The great Bolognese controversy

I suppose it is true to say I’m the cook in the Peel household, a situation that came about as a result of circumstances too complicated to go into now, save to say that I didn’t like ironing and Mrs P is ok with that.

It’s also accurate to record (though rather big headed) that my Bolognese sauce always gets rave reviews from all who have had the pleasure:  which is fortunate because I enjoy the preparation and as well as serving it au natural with spaghetti, it is the base for my lasagne too.   Slightly tweaked it works with moussaka.

The controversy surrounding this dish follows the revelation on a TV programme that the spaghetti Bolognese that we know and love, not only did NOT originate in the beautiful Italian town of Bologna but that no right-minded citizen of that place would dream of having a meat sauce with spaghetti.   And to top it all, a few days later, the grandmother of TV cookery, none other than Mary Berry, uses WHITE wine and CREAM in her Bolognese recipe.

Ok, I can get away with the white wine because Mrs Berry did say “which ever you have to hand” but Cream!  Can you imagine it.   I certainly can’t, indeed the thought had me reaching for the Gaviscon (other indigestion remedies are available).

Over the years I’ve tried  a lot of recipes in my search for the perfect  Bolognese, and they all tend to have the same ingredients in varying proportions but not one, no, not a single one have I ever seen contains cream.   But then I didn’t know that no self-respecting Bolognese would serve the dish either.   It seems the pasta you serve with any particular sauce depends on its coating ability.   Tagliatelle alla bolognese is good, spaghetti alla bolognese isn’t.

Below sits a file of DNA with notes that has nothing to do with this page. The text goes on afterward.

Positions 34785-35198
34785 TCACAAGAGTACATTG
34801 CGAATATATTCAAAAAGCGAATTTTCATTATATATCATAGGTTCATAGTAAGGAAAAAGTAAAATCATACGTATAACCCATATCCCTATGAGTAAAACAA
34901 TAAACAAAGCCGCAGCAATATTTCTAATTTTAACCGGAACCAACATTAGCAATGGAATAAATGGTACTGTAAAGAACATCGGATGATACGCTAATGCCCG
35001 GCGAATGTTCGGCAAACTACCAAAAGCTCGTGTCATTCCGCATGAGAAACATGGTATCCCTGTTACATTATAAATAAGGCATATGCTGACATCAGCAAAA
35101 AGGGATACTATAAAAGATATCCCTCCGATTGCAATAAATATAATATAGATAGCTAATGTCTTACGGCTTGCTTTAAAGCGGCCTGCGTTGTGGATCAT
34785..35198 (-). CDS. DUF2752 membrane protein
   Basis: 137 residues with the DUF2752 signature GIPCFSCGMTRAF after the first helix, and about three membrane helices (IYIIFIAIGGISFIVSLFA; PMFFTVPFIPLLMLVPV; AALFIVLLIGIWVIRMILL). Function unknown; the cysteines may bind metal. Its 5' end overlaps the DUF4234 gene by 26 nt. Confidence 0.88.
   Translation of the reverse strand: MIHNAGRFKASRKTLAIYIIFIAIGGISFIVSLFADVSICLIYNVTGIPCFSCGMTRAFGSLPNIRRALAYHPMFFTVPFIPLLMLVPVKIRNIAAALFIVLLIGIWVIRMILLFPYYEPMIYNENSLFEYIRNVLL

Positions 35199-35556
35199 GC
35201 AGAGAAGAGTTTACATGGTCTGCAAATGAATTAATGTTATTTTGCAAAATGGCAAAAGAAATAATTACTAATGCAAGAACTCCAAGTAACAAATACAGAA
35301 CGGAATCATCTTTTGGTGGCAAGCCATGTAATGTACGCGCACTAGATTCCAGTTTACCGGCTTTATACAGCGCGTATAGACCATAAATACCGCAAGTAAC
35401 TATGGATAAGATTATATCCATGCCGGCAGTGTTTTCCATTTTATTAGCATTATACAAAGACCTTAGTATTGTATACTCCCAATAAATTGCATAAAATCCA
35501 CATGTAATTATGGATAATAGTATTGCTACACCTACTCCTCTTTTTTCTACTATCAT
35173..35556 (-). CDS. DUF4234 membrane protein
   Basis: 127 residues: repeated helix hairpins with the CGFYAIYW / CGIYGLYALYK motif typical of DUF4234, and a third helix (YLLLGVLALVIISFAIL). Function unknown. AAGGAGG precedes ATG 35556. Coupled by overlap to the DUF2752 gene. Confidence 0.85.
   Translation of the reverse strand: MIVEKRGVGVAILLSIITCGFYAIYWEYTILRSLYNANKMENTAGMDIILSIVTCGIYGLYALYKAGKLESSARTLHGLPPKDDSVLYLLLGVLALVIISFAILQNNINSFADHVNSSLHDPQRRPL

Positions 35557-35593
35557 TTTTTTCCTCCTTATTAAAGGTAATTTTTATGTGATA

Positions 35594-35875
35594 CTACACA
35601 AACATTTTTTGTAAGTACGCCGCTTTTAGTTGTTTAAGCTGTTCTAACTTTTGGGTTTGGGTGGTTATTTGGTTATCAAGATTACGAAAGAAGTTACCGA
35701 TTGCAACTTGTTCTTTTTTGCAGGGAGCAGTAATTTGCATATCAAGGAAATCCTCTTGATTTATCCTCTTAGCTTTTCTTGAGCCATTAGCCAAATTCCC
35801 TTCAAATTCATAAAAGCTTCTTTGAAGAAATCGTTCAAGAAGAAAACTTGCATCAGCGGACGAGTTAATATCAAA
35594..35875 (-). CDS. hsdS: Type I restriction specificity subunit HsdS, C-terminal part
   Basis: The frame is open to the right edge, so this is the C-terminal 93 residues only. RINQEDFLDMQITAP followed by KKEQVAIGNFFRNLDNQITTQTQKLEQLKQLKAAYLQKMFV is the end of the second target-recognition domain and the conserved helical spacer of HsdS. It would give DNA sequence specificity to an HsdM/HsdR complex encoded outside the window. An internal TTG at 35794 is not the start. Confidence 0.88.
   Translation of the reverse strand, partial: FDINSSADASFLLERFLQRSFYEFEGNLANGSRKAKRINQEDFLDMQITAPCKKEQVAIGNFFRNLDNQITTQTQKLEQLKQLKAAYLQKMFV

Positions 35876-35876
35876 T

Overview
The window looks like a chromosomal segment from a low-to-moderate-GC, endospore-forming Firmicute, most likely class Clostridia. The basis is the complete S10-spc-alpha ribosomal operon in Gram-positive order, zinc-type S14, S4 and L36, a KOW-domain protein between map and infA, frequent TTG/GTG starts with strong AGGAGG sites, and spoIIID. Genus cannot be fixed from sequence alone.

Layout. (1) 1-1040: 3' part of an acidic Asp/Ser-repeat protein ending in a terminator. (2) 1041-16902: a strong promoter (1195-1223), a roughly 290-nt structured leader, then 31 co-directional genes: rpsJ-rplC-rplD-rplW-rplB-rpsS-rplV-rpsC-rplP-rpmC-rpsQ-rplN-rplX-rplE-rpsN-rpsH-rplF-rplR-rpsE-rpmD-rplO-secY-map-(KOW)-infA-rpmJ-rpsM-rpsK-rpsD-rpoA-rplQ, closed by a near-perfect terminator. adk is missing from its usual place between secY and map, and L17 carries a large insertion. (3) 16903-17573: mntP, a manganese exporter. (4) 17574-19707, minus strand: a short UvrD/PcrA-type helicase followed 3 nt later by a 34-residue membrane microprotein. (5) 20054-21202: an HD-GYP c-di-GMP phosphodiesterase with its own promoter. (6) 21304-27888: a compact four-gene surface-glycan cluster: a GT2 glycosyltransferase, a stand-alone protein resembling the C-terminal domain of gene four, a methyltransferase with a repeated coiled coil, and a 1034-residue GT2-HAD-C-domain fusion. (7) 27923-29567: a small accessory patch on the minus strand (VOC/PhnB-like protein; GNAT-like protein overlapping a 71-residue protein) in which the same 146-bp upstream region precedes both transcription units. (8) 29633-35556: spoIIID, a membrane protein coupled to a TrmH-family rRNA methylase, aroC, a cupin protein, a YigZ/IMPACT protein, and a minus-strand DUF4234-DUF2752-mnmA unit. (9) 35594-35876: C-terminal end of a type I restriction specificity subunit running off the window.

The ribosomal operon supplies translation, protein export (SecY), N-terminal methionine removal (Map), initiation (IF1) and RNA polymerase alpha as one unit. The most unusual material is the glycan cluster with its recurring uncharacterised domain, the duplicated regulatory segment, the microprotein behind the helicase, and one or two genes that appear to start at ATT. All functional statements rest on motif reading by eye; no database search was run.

So for the foodies among you, here is the Peel Bolognese sauce recipe, (adapted over the years) and in deference to some of my younger relatives, with suggestions for vegans.

For those not familiar with Marsala,  this a sweet fortified wine produced in the region surrounding the Italian city of Marsala in Sicily.   I suspect it was originally added to counteract the sharp acidic flavour of the tomatoes. A bottle lasts quite a while but if you don’t have any, a tablespoon of sugar will do just as well.

The fish sauce is added to give a more robust flavour.

500 grams minced beef (Soya mince works well)
125 grams of chopped streaky bacon or pancetta (vegans skip this)
1 large onion, finely chopped
1 large carrot finely chopped
1 or two tins of chopped tomatoes
1 or 2 tablespoons tomato puree
Garlic to taste – I use up to half a dozen cloves
Up to a bottle of red wine (I don’t use good stuff, that’s for drinking)
1 tablespoon of fish sauce (vegans may want to skip this)
A blast from the Worcester Sauce bottle (honest)
At least a tablespoon of dried oregano
2 sprigs of fresh thyme
2 bay leaves
Salt and pepper
Olive oil

Secret ingredient:  1 tablespoon of Marsala

Note:  If you want to reduce the meat fat content you could brown the mince first and pour off the fat.

In a large pan, fry off the chopped bacon in some olive oil and then add and soften the onions.   Add the mince and garlic.  Once the mince is browned add the carrot, herbs and one tin of tomatoes (two if you want a stronger tomato flavour).   Add the fish sauce, a good glug of the red wine and about 200 ml of good stock (or a stock cube and water) and 1 – 2 tablespoons of tomato puree.   I add more if I use fresh tomatoes from the greenhouse.

Bring to the boil then turn down to a simmer and add the Marsala, season to taste and cook on a low heat for as long as you dare, adding more wine and or stock as needed.     I often leave mine bubbling away all afternoon.

The sauce can be used on the same day but I prefer to leave it in the refrigerator overnight.   It also freezes well.